You have no doubt heard of the benefits of using earthworms to aid the breakdown of green waste and convert it to superb compost. I have been using worms for the past year or so in my own compost bin and have noticed a remarkable difference in the quality and speed in which compost is now produced.
The Worms of War
Worms are great allies for the gardener – in fact, if all worms on the planet died (as with bees), life as we know it would cease. They not only break down organic matter, they aerate soil, they help to combine organic matter deep into the top soil and even can eat and pacify harmful industrial chemicals such as those containing arsenic!
G. Pilkington recently released a book entitled ‘Composting with worms’ (£7.95).
The book took 3 years to write and is written in an easy to follow manner and very down to earth.
Here are the contents of the book:
Chapter 1. Why worm compost?
- The natural process of decomposition
- Compost heaps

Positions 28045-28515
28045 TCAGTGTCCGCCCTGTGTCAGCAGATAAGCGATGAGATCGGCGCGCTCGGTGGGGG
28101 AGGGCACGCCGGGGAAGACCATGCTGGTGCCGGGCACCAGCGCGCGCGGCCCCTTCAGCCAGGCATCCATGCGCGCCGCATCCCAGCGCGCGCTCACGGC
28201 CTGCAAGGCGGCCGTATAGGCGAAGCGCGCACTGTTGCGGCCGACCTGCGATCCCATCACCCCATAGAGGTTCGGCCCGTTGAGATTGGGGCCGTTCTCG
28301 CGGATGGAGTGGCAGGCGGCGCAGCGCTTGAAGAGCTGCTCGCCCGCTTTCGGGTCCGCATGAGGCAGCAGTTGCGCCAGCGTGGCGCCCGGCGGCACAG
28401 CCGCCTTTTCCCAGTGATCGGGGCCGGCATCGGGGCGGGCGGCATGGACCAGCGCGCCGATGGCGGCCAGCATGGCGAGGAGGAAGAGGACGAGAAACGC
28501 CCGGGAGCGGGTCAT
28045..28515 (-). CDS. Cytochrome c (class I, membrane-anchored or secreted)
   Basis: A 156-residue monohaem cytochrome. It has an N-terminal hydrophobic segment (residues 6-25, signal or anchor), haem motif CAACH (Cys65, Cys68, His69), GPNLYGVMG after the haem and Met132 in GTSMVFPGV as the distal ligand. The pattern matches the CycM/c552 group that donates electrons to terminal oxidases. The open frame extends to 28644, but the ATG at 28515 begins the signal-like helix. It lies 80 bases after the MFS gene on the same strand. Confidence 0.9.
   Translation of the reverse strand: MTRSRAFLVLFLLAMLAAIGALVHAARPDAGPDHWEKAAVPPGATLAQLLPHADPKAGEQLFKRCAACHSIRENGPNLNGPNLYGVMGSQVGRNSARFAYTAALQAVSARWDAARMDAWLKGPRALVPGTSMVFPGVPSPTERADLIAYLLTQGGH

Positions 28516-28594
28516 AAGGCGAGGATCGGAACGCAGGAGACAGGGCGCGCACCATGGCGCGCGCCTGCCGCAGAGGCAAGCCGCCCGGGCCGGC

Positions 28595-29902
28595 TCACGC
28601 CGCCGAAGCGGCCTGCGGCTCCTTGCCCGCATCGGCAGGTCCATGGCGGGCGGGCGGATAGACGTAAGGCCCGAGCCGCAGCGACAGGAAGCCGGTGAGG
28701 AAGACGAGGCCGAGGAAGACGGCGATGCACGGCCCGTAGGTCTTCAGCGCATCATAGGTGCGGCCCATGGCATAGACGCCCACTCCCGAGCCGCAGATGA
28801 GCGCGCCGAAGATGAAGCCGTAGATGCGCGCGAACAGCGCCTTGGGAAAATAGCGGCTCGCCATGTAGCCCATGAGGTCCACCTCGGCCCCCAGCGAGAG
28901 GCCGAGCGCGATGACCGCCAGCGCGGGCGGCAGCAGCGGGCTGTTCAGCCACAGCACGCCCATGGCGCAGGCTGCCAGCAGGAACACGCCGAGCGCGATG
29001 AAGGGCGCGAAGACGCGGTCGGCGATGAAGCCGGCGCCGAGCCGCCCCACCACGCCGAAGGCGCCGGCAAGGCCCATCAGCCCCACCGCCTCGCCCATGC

- Benefits of vermicompost at a glance
- Vermicomposting vs. composting
- Responsible Waste Management
- Using a wormery: advantages at a glance
Chapter 2. The Biology of Earthworms
- What is a worm?
- Which worm do you want in your wormery?
Chapter 3. What?s living in the bin with the worms?
- Microscopic organisms – the microherds
- Macroscopic residents (or things we can see)
- Other residents and visitors
Chapter 4. How to make vermicompost
- Providing a suitable home
- The fabric of the bin
- Homemade bins
- Outdoor worm beds or pits
- Sitting the worm bin
- Insulation of wormeries
- Keeping it all going
- What can go wrong?
Chapter 5. Review of commercially available worm bins
Chapter 6. Using worm compost
- Everyday practical uses of vermicompost
- For house and garden plants
- Use to enhance your soil
- Commercially available vermicompost and vermitea
Chapter 7. Frequently Asked Questions
- Intruders and community build-ups
- Worm issues
- Other management questions
- Food questions
- Vermicompost questions
Chapter 8. The varied roles and wider uses of vermicomposting